US software giant Microsoft has announced the immediate departure of Steven Sinofsky, head of its flagship Windows and Windows Live operations. The move came just a few weeks after the launch of the company’s next generation software platform, Windows 8, which spans both desktop and mobile devices.
Microsoft did not give any reason for Sinofsky’s departure but it raises questions over the future direction of its platform strategy. Windows 8 was billed as more than a simple product upgrade when it was launched, with Microsoft positioning it as a multi-device strategy that would embrace modern diversity in devices used to access services and content.
With Sinosfky gone, Julie Larson-Green will be promoted to lead all Windows software and hardware engineering while Tami Reller, who retains her roles as chief financial officer and chief marketing officer, will also assume responsibility for the business of Windows. Both executives will report directly to Microsoft CEO Steve Ballmer.
Since 1993, Larson-Green has worked on and led some of the most well known products for Microsoft, including the user experiences for early versions of Internet Explorer, and helped drive the thinking behind the latest Microsoft Office. For Windows 7 and Windows 8 she was responsible for program management, user interface design and research, as well as development of all international releases.
Reller began her career in technology at Great Plains Software in 1984 and was the company’s chief financial officer at the time it was acquired by Microsoft in 2001.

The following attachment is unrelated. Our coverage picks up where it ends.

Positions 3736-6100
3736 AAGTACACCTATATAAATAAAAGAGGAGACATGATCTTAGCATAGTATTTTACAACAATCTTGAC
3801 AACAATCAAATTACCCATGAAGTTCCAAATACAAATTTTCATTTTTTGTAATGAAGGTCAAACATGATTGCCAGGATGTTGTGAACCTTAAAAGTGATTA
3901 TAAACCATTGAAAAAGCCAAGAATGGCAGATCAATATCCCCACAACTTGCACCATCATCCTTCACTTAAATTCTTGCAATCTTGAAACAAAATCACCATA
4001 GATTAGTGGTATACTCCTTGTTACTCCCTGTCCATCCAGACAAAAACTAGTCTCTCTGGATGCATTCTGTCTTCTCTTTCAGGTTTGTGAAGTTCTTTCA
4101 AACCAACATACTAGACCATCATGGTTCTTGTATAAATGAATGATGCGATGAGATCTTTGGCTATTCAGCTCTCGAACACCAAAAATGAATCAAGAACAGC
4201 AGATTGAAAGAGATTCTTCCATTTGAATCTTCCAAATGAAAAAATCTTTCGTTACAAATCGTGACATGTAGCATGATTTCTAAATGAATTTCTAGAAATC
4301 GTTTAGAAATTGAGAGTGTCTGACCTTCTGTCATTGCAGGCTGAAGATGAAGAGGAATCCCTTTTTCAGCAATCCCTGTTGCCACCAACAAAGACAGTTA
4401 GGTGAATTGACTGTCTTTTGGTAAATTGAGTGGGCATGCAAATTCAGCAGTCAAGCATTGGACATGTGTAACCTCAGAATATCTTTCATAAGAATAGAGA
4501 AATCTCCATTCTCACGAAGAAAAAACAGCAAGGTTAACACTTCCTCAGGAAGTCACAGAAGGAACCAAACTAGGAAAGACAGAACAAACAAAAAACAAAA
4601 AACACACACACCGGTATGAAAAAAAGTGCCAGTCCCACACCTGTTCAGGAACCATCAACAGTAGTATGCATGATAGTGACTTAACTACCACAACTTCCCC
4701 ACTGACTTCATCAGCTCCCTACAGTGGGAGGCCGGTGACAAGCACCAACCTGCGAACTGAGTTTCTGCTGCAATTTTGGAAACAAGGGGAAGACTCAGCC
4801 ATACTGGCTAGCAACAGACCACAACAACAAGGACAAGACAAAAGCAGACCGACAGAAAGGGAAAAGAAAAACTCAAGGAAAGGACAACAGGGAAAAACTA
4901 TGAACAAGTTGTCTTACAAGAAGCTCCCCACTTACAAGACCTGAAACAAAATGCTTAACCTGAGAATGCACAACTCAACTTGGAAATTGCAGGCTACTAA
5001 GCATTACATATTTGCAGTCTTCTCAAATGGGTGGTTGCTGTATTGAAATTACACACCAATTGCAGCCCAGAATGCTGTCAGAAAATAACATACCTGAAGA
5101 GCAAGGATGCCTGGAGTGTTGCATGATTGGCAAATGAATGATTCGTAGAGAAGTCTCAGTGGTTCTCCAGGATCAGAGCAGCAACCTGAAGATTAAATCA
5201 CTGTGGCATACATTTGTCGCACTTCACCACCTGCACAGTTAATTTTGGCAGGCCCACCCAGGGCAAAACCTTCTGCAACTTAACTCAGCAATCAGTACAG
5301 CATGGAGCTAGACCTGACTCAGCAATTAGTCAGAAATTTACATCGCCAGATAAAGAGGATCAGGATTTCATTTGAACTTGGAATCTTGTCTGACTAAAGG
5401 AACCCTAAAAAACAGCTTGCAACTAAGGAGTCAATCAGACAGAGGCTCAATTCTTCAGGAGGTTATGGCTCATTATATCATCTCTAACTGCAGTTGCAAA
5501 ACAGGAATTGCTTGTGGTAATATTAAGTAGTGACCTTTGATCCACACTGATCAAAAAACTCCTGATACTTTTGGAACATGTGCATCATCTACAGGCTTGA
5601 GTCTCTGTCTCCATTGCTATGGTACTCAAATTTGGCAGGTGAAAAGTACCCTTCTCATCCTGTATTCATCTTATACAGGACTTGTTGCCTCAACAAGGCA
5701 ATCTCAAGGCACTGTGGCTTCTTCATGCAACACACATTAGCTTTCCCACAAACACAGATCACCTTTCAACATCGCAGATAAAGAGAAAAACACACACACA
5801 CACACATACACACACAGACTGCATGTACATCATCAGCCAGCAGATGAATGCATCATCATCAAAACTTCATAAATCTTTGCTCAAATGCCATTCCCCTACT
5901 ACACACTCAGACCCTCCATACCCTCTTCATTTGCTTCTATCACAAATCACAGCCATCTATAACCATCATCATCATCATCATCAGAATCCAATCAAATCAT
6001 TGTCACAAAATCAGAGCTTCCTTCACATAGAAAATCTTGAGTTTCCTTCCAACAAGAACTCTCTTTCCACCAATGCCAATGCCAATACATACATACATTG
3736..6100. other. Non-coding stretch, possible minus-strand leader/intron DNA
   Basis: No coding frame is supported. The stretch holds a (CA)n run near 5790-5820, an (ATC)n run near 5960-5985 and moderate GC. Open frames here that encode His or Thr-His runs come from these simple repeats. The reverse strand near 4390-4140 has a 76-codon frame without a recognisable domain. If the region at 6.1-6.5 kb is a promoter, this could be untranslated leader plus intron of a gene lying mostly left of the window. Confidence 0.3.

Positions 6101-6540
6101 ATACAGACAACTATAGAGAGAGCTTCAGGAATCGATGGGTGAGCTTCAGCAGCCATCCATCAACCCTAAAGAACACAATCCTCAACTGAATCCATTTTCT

Microsoft is not the only major player to rewrite its team sheet. Apple recently announced an executive reshuffle, which will see the departure of Scott Forstall, one of the original architects of the Mac OS X operating system and head of the team responsible for the software platform at the heart of the iconic iPhone device.
Apple announced that Forstall will be leaving next year and will serve as an advisor to CEO Tim Cook in the interim. The company did not expand on his reasons for leaving, but rumours suggest he was given the push in the wake of the Maps debacle and issues with Siri.
Additionally, John Browett is leaving after only five months as head of Retail. A search for a new head of Retail is underway and in the interim, the retail team will report directly to Cook.
In other movements, famed designer, Jony Ive, who was responsible for everything from the iMac to the iPhone and iPad design is now going “to provide leadership and direction for Human Interface (HI) across the company in addition to his role as the leader of Industrial Design.”
Eddy Cue, senior vice president of Internet Software and Services, will take on the additional responsibility of Siri and Maps, placing all online services in one group along with iTunes, the App Store, the iBookstore and iCloud.
Craig Federighi, senior vice president of Software Engineering, will lead both iOS and OS X development. While Bob Mansfield, senior vice president of Technologies, will lead a new group, which combines all of Apple’s wireless teams across the company in one organisation and will also include the semiconductor team.
With Amazon and Google launching smart home initiatives, have the telcos missed out on their chance to cash in on this market?
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